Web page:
Commodities

Commodities Weekly Wrap

New COVID-19 variant could spark energy price falls

Most commodity prices fell on Friday after South African scientists declared they had identified a new COVID-19 variant on Thursday which may be more transmissible. We think it’s still early days to say what this means for the global economy, but it has raised concerns about weaker demand for some commodities, especially oil if travel restrictions are re-imposed. These developments will make the OPEC+ meeting next week even more intriguing. We now think that there is a much higher risk that OPEC+ decides to slow or halt the gradual return of supply given mounting concerns over demand and the release of reserves. Elsewhere, China will publish its manufacturing PMI data (Tuesday/Wednesday), which we expect to show a slight uptick in manufacturing activity. In addition, we should learn more about the new COVID-19 variant and how governments will respond.

26 November 2021

Commodities Update

The slump in the Baltic Dry Index is all about iron ore

Some commentators have pointed to the slump in the Baltic Dry Index as a sign that shipping bottlenecks are easing. But we think it is more a symptom of lower Chinese steel output and plunging iron ore prices.

25 November 2021

Commodities Weekly Wrap

The energy crisis rumbles on …

This week showed that the energy crisis is not in the rear-view mirror just yet. Germany’s energy regulator suspended its certification process of the Nord Stream 2 pipeline on Tuesday, owing to issues regarding the organisational structure of the pipeline’s ownership (rather than a political energy supply security assessment). Markets took the surprise delay, which was not previously expected to be an issue in the approval process, badly as prices soared by 18%. It is now increasingly unlikely that gas flows through Nord Stream 2 will ease the shortage of stocks in Europe over this winter. What’s more, there is little evidence that flows from Russia have increased as suggested might happen by President Putin. And European stocks are both much lower than normal levels and now falling in line with seasonal norms. As a result, we suspect that gas prices will remain high over the next few months. Looking to the week ahead, the main data release will be November’s batch of flash PMIs on Tuesday. We expect that those in the Euro-zone will soften and show the impact of recent surges in virus cases, which probably dampened international and domestic travel and oil demand.

19 November 2021

Key Forecasts

Key Commodity Price Forecasts (End-Period)

 

Actual

Forecasts

1mth ago

1 wk ago

Latest

2021

2022

 

27th Oct.

19th Nov.

26th Nov.*

Q4

Q1

Q2

Q3

Q4

         

Energy

        

Crude Oil (Brent, US$ per barrel)

85

79

78

80

75

70

65

60

US Natural Gas (US$ per mBtu)

6.20

5.07

5.22

5.00

4.50

4.00

3.50

3.00

Coal (Newcastle, US$ per tonne)

183

153

158

140

125

110

95

80

         

Industrial Metals

        

Copper (US$ per tonne)

9,667

9,753

9,892

9,500

9,250

9,000

8,750

8,500

Aluminium (US$ per tonne)

2,665

2,688

2,726

2,800

2,700

2,600

2,500

2,400

Iron Ore (US$ per tonne)

112

90

105

90

85

80

75

70

         

Precious Metals

        

Gold (US$ per ounce)

1,797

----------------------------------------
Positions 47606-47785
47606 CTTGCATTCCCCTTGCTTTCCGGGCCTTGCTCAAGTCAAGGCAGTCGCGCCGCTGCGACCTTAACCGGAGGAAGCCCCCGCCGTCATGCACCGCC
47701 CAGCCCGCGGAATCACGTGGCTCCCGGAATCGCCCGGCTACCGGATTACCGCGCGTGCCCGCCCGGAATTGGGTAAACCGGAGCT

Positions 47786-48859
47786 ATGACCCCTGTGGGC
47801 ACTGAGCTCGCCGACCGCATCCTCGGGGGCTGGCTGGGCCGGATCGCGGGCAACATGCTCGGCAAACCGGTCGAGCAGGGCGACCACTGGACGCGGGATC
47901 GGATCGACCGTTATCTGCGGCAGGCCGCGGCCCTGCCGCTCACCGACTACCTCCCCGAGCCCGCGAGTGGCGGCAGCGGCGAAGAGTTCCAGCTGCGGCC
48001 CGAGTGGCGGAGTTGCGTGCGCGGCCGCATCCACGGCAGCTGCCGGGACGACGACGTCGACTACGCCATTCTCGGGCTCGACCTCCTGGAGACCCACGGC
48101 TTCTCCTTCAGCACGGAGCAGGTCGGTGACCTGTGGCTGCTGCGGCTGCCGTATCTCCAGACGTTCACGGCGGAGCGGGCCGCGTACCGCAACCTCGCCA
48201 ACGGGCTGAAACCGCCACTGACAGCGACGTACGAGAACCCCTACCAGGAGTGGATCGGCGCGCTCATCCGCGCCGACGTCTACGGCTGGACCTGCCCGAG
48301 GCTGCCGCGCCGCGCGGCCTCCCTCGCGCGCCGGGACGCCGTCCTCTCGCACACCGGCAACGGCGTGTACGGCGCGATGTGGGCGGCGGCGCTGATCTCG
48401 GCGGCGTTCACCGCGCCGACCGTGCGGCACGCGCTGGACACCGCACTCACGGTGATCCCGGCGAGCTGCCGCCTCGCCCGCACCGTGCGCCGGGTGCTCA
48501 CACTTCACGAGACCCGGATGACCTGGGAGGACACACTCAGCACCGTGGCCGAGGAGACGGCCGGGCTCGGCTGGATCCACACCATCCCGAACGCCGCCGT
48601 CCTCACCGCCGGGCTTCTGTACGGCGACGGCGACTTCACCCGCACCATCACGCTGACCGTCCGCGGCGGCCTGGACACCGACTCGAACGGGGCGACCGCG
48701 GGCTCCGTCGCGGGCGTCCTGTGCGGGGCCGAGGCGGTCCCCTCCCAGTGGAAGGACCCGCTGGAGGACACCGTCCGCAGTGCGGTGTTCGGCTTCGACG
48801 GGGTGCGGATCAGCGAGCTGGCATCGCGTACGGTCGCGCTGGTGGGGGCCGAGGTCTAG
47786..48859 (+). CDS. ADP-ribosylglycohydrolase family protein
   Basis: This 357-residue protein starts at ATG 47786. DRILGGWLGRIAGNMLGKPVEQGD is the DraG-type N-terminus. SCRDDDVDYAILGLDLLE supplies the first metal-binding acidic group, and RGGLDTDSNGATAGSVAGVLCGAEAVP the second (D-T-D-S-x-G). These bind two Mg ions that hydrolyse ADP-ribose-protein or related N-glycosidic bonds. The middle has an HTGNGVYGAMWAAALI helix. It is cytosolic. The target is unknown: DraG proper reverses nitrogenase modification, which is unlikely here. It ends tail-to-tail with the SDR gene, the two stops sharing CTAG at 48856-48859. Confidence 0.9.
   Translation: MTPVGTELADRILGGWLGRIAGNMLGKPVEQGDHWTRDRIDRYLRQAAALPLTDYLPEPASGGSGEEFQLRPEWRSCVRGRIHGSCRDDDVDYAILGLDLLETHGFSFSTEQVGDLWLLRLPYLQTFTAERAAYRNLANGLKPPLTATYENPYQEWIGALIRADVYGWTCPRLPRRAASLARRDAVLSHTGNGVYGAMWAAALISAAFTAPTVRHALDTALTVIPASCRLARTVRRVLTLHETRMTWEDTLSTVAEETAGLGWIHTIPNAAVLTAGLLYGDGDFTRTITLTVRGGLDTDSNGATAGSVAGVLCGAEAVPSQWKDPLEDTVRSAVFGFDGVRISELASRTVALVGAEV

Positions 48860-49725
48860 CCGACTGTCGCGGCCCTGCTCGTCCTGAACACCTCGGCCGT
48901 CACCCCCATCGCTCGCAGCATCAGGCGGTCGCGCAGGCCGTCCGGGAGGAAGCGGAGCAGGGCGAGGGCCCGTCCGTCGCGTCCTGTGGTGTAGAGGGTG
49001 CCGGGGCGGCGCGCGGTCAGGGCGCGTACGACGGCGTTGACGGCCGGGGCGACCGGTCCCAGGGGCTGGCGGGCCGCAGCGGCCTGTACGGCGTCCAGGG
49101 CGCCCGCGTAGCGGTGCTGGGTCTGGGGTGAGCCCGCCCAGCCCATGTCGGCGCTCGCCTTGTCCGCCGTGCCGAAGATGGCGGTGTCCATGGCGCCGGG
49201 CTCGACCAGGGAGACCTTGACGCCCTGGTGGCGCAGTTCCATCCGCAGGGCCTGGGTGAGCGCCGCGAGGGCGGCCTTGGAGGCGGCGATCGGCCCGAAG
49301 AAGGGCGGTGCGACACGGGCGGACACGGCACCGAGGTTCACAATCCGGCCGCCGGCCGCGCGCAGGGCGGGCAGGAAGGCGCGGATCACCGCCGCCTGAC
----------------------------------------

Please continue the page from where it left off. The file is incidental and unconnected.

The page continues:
1,845

1,808

1,700

1,675

1,650

1,625

1,600

Silver (US$ per ounce)

24.04

24.59

23.62

23.50

22.38

21.25

20.13

19.00

Platinum (US$ per ounce)

1,010

1,031

987

950

940

930

920

900

         

Agriculturals

        

Corn (US cents per bushel)

557

571

580

500

488

475

463

450

Soybeans (US cents per bushel)

1,239

1,263

1,267

1,100

1,075

1,050

1,025

1,000

Wheat (US cents per bushel)

760

823

837

750

713

675

638

600

Sources: Refinitiv, Capital Economics *Iron Ore latest price is 25th Nov. 2021


New COVID-19 variant could spark energy price falls

Commodities Weekly Wrap

27 November 2021

Our view

Low stocks ahead of winter in the Northern Hemisphere have sent energy prices soaring. In turn, higher energy costs have also constrained the production of other commodities, most notably industrial metals. Energy supply is likely to remain tight for at least the remainder of this year, which is a key reason why we have pushed back our forecasts for a broad-based decline in commodity prices into 2022. By then, once demand for energy has cooled and stocks have been rebuilt, commodity prices are likely to be dragged lower as global economic growth continues to slow. We think that industry and construction activity in China are on the cusp of a particularly deep downturn, which will be a key factor weighing on the prices of industrial metals.

Latest Outlook

Commodities Outlook

Energy supply squeeze to delay decline in prices

Low stocks ahead of winter in the Northern Hemisphere have sent energy prices soaring. In turn, higher energy costs have also constrained the production of other commodities, most notably industrial metals. Energy supply is likely to remain tight for at least the remainder of this year, which is a key reason why we have pushed back our forecasts for a broad-based decline in commodity prices into 2022. By then, once demand for energy has cooled and stocks have been rebuilt, commodity prices are likely to be dragged lower as global economic growth continues to slow. We think that industry and construction activity in China are on the cusp of a particularly deep downturn, which will be a key factor weighing on the prices of industrial metals.

28 October 2021